THE ALPHA-1 FOUNDATION IRELAND

The Alpha-1 Foundation Ireland was established in 2001 to raise awareness of Alpha-1 Antitrypsin Deficiency...

THE ALPHA-1 FOUNDATION IRELAND

...to increase diagnosis of Alpha-1 Antitrypsin Deficiency...

THE ALPHA-1 FOUNDATION IRELAND

...to promote research into Alpha-1 Antitrypsin Deficiency...

THE ALPHA-1 FOUNDATION IRELAND

...and to improve the treatment of Alpha-1 Antitrypsin Deficiency.



What is Alpha-1 Antitrypsin?

Alpha-1 antitrypsin is a vital protein produced by the liver to protect the lungs. It provides protection from the harmful effects of infections and inhaled irritants, particularly tobacco smoke. It can be easily measured by a simple blood test.

 

What is Alpha-1 Antitrypsin Deficiency?

Alpha-1 antitrypsin deficiency (Alpha-1) is a genetic condition which can cause lung, liver, and skin disease. It severely affects more than 15,000 people, with another 250,000 carriers also at risk on the island of Ireland. Alpha-1 most often leads to chronic obstructive pulmonary disease (COPD) and people with Alpha-1 should avoid smoking at all costs.

 

How Do I Get Tested?

Alpha-1 Foundation Ireland provides free testing for Alpha-1 as part of a national detection programme which is funded by the HSE. For more details ring 01-8093871 or email This email address is being protected from spambots. You need JavaScript enabled to view it..

Who are we?

Alpha-1 Foundation Ireland was founded in 2001 and is based in the RCSI Education and Research Centre at Beaumont Hospital. We are dedicated to raising awareness, increasing diagnosis, promoting research, and improving the treatment of Alpha-1. Our vision is that every person with Alpha-1 in Ireland is diagnosed and receives specialist care and treatment in a timely fashion.

Short Film - What is Alpha 1

Commissioned by the Alpha-1 Foundation Ireland in collaboration with COPD Support Ireland and funded by the Health Research Board, this educational film describes the genetic condition alpha-1 antitrypsin deficiency (Alpha-1 for short).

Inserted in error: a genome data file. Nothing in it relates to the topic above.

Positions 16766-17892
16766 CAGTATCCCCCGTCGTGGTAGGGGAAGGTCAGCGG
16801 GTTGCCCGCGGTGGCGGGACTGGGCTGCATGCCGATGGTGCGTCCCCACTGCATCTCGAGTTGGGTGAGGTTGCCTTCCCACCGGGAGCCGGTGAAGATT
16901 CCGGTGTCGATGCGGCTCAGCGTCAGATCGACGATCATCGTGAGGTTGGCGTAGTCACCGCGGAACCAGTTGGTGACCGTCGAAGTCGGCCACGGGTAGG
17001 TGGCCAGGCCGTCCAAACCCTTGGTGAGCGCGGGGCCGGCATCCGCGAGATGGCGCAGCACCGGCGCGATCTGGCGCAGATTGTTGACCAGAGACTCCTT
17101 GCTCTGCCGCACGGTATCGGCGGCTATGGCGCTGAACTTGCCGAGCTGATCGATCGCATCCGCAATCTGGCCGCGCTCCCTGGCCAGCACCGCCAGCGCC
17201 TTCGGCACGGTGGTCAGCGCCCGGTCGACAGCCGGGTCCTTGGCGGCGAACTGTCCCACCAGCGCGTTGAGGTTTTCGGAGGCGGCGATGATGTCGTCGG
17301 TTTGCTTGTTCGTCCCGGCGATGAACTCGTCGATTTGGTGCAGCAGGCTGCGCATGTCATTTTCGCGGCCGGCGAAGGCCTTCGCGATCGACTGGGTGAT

People born with Alpha-1 do not produce enough alpha-1 antitrypsin, an important protein which protects the lungs. They therefore have increased risk for the lung disease chronic obstructive pulmonary disease (COPD). 1 in 25 Irish people carry the defective gene that causes Alpha-1.


Poetry Book - Window to my World

The late John O’Donnell from Donegal was a talented poet who developed lung disease at a young age. Limited physically by his condition, John became a keen observer of the world around him, including nature and his local community, and this inspired much of his poetry. Tragically, John passed away in 1987 at the tender age of 26. After his death his family learned that his lung disease had been caused by Alpha-1.

John’s family published a posthumous collection of his poetry and kindly presented this very special book to the Alpha-1 Foundation. If you would like to buy this book of poetry please visit the Online Shop Here. All proceeds go to the Alpha-1 Foundation Ireland.

A special thank you to the O’Donnell and Gormley families for sharing John’s beautiful collection. If you would like to read more about John O'Donnell’s story click below. 

Window to My World

Our latest news

A selection of our most recent news stories are highlighted below. The full catalog of our news can be viewed by clicking on the "view all news" button below or by following the links in the menu at the top of the page.

New Irish Alpha-1 Research in 2020

Irish Alpha-1 research published last month in “Thorax”, one of the world's leading respiratory medicine journals, highlights the crucial importance of patient registries for rare conditions.  

Read more

Coronavirus Update

COVID-19 is a new illness that can affect your lungs and airways.  It is caused by a virus called coronavirus. 

Read more

Launch of Easy Guide to Rare Diseases in Ireland

An Easy Guide to Rare Diseases in Ireland was launched on February 24th in the Mansion House in Dublin.  The guide is designed for the general public, healthcare professionals and the government.  It is the culmination of a lot of hard work by people across the rare disease sector, particularly Rare Disease Ireland, Health Research Charities Ireland (HRCI), and IPPOSI

Read more